When I first started Azar Nafisi's Reading Lolita in Tehran, I was excited to discover for myself what this #1 New York Times Bestseller was all about, and as a big fan of memiors, the "Memoir in Books" intrigued me. However, never having read Nabokov's Lolitia, which is referred to in the first of four sections, I didn't immediately connect with the book. I even wondered whether I should continue reading or search for something new, but I was incredibly glad I decided to keep reading.
During the time of the Islamic revolution in Iran, Nafisi describes the struggles of the nation, of the university at which she teaches, and of her own. Various events and experiences are described to change the times and culture that Nafisi knows well, but it is evident that literature remains a passionate constant in her life, and one which she strives to instill in her students and others.
Nafisi's passion is a true inspiration. While it was hard for me to get into the book at first, I soon found myself curious and eager to read or re-read the books she intimately describes, including Lolita, The Great Gatsby, and Daisy Miller. I was also intrigued to learn about the culture and impressed with the book's creative layout.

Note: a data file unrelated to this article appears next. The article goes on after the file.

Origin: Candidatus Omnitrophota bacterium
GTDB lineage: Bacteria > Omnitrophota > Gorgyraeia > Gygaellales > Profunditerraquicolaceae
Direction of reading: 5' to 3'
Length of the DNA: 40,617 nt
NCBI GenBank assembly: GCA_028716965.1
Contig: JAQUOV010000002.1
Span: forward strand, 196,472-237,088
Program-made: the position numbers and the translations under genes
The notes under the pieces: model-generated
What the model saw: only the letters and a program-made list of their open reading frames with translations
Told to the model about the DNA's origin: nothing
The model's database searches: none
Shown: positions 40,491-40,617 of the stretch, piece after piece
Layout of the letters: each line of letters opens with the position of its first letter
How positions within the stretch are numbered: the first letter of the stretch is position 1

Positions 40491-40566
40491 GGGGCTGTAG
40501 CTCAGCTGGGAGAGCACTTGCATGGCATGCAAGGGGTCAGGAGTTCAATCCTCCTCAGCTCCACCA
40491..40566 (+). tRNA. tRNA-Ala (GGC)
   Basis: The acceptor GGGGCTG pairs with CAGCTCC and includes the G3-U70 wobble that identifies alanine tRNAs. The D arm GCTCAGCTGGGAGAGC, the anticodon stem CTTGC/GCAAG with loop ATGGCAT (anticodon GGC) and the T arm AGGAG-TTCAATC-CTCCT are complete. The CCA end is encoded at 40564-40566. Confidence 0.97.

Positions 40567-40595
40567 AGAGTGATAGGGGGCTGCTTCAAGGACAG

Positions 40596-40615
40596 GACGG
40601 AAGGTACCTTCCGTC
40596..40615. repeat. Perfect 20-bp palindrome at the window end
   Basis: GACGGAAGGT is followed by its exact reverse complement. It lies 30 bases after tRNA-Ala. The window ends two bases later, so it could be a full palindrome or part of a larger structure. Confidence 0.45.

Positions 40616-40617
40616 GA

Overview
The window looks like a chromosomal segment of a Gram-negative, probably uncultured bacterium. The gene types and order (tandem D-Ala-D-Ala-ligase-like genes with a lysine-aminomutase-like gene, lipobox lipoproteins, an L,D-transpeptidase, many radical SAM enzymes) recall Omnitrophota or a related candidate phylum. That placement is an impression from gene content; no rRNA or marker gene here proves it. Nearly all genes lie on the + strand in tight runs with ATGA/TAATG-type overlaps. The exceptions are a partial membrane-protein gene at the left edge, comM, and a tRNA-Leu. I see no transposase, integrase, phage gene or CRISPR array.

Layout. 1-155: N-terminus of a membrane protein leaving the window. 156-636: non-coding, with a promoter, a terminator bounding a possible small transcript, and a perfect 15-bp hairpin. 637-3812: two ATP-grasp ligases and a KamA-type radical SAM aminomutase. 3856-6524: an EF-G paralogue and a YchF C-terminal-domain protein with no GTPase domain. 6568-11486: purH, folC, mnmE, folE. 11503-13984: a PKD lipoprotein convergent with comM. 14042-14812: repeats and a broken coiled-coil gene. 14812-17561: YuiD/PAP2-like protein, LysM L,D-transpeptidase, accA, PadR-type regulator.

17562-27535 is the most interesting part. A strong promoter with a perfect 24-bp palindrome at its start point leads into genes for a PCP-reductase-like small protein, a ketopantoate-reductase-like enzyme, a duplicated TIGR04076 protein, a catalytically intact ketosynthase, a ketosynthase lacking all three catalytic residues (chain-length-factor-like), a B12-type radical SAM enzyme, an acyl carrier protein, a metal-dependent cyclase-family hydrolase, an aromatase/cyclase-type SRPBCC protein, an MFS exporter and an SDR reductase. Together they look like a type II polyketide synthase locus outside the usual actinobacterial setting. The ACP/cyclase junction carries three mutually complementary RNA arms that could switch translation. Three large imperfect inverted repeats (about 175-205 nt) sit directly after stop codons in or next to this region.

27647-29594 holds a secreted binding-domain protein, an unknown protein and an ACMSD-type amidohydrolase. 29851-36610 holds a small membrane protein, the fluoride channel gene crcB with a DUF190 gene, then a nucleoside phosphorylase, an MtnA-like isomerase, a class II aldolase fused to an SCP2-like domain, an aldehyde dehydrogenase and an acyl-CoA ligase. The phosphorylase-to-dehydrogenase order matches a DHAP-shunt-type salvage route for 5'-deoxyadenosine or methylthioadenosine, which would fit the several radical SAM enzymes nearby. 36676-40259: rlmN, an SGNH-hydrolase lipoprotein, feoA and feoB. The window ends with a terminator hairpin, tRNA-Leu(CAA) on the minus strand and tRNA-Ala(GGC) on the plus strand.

Reading Lolita in Tehran is about more than a mere admiration of books. Whether describing her living room discussions on literature, classroom conflicts related to the revolution, or personal struggles of how to handle the changing times, Nafisi offers a passion that any reader can connect with and an intrigue that keeps readers connected and constantly inspired.
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Threaded into the memoir are trenchant discussions of the work of Vladimir Nabokov, F. Scott Fitzgerald, Jane Austen, and other ...